People v. Dukes

Annotate this Case
[Crim. No. 11000. Second Dist., Div. Three. Apr. 13, 1966.]

THE PEOPLE, Plaintiff and Respondent, v. CHARLES WILLIAM DUKES, Defendant and Appellant.

COUNSEL

Bruce Wolfe, under appointment by the District Court of Appeal, for Defendant and Appellant.

Thomas C. Lynch, Attorney General, Albert W. Harris, Jr., Assistant Attorney General, and Lawrence R. Mansir, Deputy Attorney General, for Plaintiff and Respondent.

OPINION

KAUS, J.

A jury convicted defendant of kidnaping (Pen. Code, § 207), probation was denied and he was sentenced to prison for the term prescribed by law. He appeals from the judgment.

Two contentions are advanced on appeal: 1. that the prosecutor committed prejudicial misconduct in asking certain questions of two witnesses called by defendant; and 2. that the court should have instructed the jury on assault and attempted kidnaping.

The following is a summary of the evidence: The complaining witness, Miss M. was waiting for a bus at 5:40 p.m. on October 24, 1964. Before then she had called her fiancé and told him that she would meet him in half an hour. An Oldsmobile driven by defendant stopped. A male passenger got out of the car, "acted as if he had a gun" and forced her to enter the car by threatening that he would "blow [her] brains out." fn. 1 She had never seen either man before. In the car she was seated between the two men and pleaded to be let out. The passenger started to slap and beat her.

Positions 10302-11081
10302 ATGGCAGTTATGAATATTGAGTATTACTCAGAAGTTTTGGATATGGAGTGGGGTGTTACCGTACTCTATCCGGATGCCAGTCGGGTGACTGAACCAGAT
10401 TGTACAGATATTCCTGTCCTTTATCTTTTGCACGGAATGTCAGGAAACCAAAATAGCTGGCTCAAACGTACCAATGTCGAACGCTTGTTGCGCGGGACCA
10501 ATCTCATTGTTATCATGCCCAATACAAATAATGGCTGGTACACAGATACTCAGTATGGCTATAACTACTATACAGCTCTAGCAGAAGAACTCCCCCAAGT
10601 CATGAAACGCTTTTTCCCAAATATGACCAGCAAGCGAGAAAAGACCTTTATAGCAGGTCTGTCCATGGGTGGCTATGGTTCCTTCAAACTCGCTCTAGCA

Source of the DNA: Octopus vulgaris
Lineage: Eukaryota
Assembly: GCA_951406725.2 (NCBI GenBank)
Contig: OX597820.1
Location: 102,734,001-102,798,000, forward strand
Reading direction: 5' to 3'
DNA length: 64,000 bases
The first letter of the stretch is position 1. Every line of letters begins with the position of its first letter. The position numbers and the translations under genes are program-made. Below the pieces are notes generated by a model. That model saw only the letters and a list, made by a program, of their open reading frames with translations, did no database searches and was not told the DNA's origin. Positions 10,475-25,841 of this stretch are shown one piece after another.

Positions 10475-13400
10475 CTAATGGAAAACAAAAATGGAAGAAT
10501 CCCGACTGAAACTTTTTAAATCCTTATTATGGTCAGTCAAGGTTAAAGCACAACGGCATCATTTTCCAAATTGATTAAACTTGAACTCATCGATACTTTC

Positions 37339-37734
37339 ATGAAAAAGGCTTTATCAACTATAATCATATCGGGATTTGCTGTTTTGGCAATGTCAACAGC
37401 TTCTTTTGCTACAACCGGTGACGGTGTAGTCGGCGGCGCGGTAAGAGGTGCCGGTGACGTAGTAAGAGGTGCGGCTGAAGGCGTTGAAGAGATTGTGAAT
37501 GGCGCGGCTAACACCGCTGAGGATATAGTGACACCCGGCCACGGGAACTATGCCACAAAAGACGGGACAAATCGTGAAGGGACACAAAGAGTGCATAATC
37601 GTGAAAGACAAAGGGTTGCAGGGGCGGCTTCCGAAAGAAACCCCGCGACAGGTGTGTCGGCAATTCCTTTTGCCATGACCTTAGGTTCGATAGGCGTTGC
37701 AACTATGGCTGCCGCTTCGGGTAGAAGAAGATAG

They drove about 5 or 6 miles. She was taken to an apartment where another male person was present. The passenger pulled and shoved her into the apartment and into a bedroom where he raped her. After the act he went into a bathroom. Miss M. got partially dressed and ran out of the apartment. She rapped on the door of another apartment and received no answer. She then saw one Woodrow Smith whom she had [241 Cal. App. 2d 490] known in college in Alabama come down a flight of stairs. She was crying and started a conversation with him. The passenger reappeared and threatened to kill her if she did not leave. He forced her back into the car. Defendant was again behind the wheel. Defendant told her not to cry, asked her where she wanted to go and dropped her at her fiancé's place. The passenger had left the car earlier. She arrived there about 7:30 p.m. and got in touch with the police.

Cross-examination of Miss M. was relatively uneventful, although defense counsel made the most of the rather bizarre circumstances of the crime, the victim's lack of any visible marks of a struggle, her lack of physical resistance once the passenger had forced her into the bedroom and the fact that the rape did not cause any pain. It was also brought out that when she left the bedroom defendant was sitting in a chair somewhere in the apartment.